Table 2

Bivariate analysis of factors as predictors of an adverse event (1177 admissions)

Risk factora Patients P-value (bivariate analysis) OR (95% CI) 
Contaminated surgical site 337 29 <0.001 2.0 (1.5–2.7) 
Cancer 137 12 0.001 2.0 (1.3–2.9) 
Anaemia 102 0.001 2.1 (1.4–3.3) 
Age >70 years 399 34 0.001 1.6 (1.2–2.2) 
Osteoporosis 52 0.003 2.4 (1.3–4.2) 
Angina 47 0.004 2.4 (1.3–4.3) 
Frail 23 0.005 3.1 (1.4–7.2) 
Warfarin/Coumadin/Ticlid 30 0.008 2.6 (1.3–5.5) 
Hypo-albuminaemia 13 0.008 4.0 (1.3–11.9) 
Chronic renal failure 38 0.015 2.2 (1.2–4.4) 
Hepatitis B/C positive 14 0.016 3.4 (1.2–9.7) 
Redo procedures 83 0.017 1.8 (1.1–2.9) 
Ischaemic heart disease 180 15 0.017 1.5 (1.1–2.2) 
Urine retention 29 0.018 2.4 (1.1–5.1) 
Previous stroke 59 0.020 1.9 (1.1–3.3) 
Ethanol abuse 36 0.023 2.2 (1.1–4.3) 
Acute admissions 74 0.024 1.8 (1.1–2.9) 
Preoperative bladder catheterization 44 0.034 2.0 (1.0–3.7) 
Peripheral vascular disease 35 0.046 2.0 (1.0–4.1) 
Asthma 124 11 0.060 1.5 (1.0–2.2) 
Elevated creatinine and urea 26 0.060 2.1 (1.0–4.7) 
Thrombocytosis 14 0.078 2.5 (0.9–7.4) 
Urinary incontinence 71 0.104 1.5 (0.9–2.6) 
Gastrointestinal ulcer/inflammation 53 0.113 1.6 (0.9–2.9) 
Osteoarthritis 504 43 0.143 0.8 (0.6–1.1) 
Insulin 26 0.159 1.8 (0.8–4.1) 
Hypokalaemia 23 0.180 1.8 (0.8–4.3) 
Obesity 577 49 0.196 0.8 (0.6–1.1) 
Cardiac valve replacement 10 0.203 2.2 (0.6–8.0) 
Febrile 10 0.203 2.2 (0.6–8.0) 
Pacemaker 10 0.203 2.2 (0.6–8.0) 
Steroids 39 0.249 1.5 (0.7–3.0) 
Hormone replacement therapy 101 0.250 1.3 (0.8–2.1) 
Risk factora Patients P-value (bivariate analysis) OR (95% CI) 
Contaminated surgical site 337 29 <0.001 2.0 (1.5–2.7) 
Cancer 137 12 0.001 2.0 (1.3–2.9) 
Anaemia 102 0.001 2.1 (1.4–3.3) 
Age >70 years 399 34 0.001 1.6 (1.2–2.2) 
Osteoporosis 52 0.003 2.4 (1.3–4.2) 
Angina 47 0.004 2.4 (1.3–4.3) 
Frail 23 0.005 3.1 (1.4–7.2) 
Warfarin/Coumadin/Ticlid 30 0.008 2.6 (1.3–5.5) 
Hypo-albuminaemia 13 0.008 4.0 (1.3–11.9) 
Chronic renal failure 38 0.015 2.2 (1.2–4.4) 
Hepatitis B/C positive 14 0.016 3.4 (1.2–9.7) 
Redo procedures 83 0.017 1.8 (1.1–2.9) 
Ischaemic heart disease 180 15 0.017 1.5 (1.1–2.2) 
Urine retention 29 0.018 2.4 (1.1–5.1) 
Previous stroke 59 0.020 1.9 (1.1–3.3) 
Ethanol abuse 36 0.023 2.2 (1.1–4.3) 
Acute admissions 74 0.024 1.8 (1.1–2.9) 
Preoperative bladder catheterization 44 0.034 2.0 (1.0–3.7) 
Peripheral vascular disease 35 0.046 2.0 (1.0–4.1) 
Asthma 124 11 0.060 1.5 (1.0–2.2) 
Elevated creatinine and urea 26 0.060 2.1 (1.0–4.7) 
Thrombocytosis 14 0.078 2.5 (0.9–7.4) 
Urinary incontinence 71 0.104 1.5 (0.9–2.6) 
Gastrointestinal ulcer/inflammation 53 0.113 1.6 (0.9–2.9) 
Osteoarthritis 504 43 0.143 0.8 (0.6–1.1) 
Insulin 26 0.159 1.8 (0.8–4.1) 
Hypokalaemia 23 0.180 1.8 (0.8–4.3) 
Obesity 577 49 0.196 0.8 (0.6–1.1) 
Cardiac valve replacement 10 0.203 2.2 (0.6–8.0) 
Febrile 10 0.203 2.2 (0.6–8.0) 
Pacemaker 10 0.203 2.2 (0.6–8.0) 
Steroids 39 0.249 1.5 (0.7–3.0) 
Hormone replacement therapy 101 0.250 1.3 (0.8–2.1) 

aSeven risk factors that were procedure-specific, are not shown in this table because they were indications of the procedure: failed prosthesis/internal fixation (P = 0.002), gallstones/polyp/adenomyomatosis (P = 0.006), endometriosis/pelvic pain (P = 0.008), pelvic mass (P = 0.012), prostatism (P = 0.073), dysfunctional uterine bleeding/dysmenorrhoea (P = 0.158) and gall bladder inflammation/biliary colic (P = 0.250).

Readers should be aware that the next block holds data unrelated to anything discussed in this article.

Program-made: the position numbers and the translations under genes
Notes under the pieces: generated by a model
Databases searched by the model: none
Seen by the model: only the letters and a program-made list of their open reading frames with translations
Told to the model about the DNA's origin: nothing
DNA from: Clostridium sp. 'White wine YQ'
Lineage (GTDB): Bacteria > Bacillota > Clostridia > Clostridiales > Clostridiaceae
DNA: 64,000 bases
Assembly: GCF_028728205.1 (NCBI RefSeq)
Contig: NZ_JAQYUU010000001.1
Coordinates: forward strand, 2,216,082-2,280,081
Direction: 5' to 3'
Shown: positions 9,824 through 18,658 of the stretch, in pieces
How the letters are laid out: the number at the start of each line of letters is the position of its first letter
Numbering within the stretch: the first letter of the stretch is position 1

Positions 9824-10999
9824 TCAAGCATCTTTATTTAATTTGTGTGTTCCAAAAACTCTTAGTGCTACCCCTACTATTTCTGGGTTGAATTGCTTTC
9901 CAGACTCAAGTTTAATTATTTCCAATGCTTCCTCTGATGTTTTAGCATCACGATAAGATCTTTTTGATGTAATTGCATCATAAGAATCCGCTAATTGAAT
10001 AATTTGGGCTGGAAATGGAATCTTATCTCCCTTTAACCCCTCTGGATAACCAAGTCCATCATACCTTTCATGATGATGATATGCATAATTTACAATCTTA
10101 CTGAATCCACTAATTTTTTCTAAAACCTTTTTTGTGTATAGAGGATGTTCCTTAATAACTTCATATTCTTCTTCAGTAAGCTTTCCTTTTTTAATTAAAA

The logistic regression model, found 10 factors that were statistically significant (Table 3). The c-index for the logistic regression was 0.71 and the Hosmer–Lemeshow statistic had a P-value of 0.79, which shows the model is a good fit to the data. Procedural group and duration of operation were also significant factors. The adverse event rate increased with increased duration of operation (Table 4). There were two factors that were strongly predictive of an adverse event: age >70 years, odds ratio (OR) = 1.9 and duration of operation, P = 0.005. Risk factors found to be significant in this study that were not identified in previous studies were: hepatitis B/C positive, ethanol abuse, warfarin type drugs, angina, osteoporosis, asthma, and failed previous prosthesis or internal fixation. Results of analysis of risk factors for each procedure are described later. Risk factors identified as significant for each procedure are summarized in Table 5.

Table 3

Results of stepwise multiple logistic regression model to determine statistically significant risk factors of an adverse event (1173 admissionsa)

Factor Patients Logistic regression modelb
 
  OR (95% CI) P-value 
Hepatitis B/C positive 14 3.7 (1.1–12.0) 0.027 
Warfarin/Coumadin/Ticlid 30 2.8 (1.2–6.0) 0.011 
Ethanol abuse 36 2.6 (1.2–5.4) 0.015 
Failed prosthesis/internal fixation 42 2.3 (1.1–4.8) 0.025 
Contaminated surgical site 337 2.1 (1.2–3.7) 0.013 
Osteoporosis 52 2.0 (1.0–3.7) 0.033 
Angina 47 2.0 (1.0–3.8) 0.037 
Age >70 years 399 1.9 (1.3–2.6) 0.001 
Anaemia 102 1.8 (1.1–2.8) 0.017 
Asthma 124 1.6 (1.0–2.5) 0.030 
Factor Patients Logistic regression modelb
 
  OR (95% CI) P-value 
Hepatitis B/C positive 14 3.7 (1.1–12.0) 0.027 
Warfarin/Coumadin/Ticlid 30 2.8 (1.2–6.0) 0.011 
Ethanol abuse 36 2.6 (1.2–5.4) 0.015 
Failed prosthesis/internal fixation 42 2.3 (1.1–4.8) 0.025 
Contaminated surgical site 337 2.1 (1.2–3.7) 0.013 
Osteoporosis 52 2.0 (1.0–3.7) 0.033 
Angina 47 2.0 (1.0–3.8) 0.037 
Age >70 years 399 1.9 (1.3–2.6) 0.001 
Anaemia 102 1.8 (1.1–2.8) 0.017 
Asthma 124 1.6 (1.0–2.5) 0.030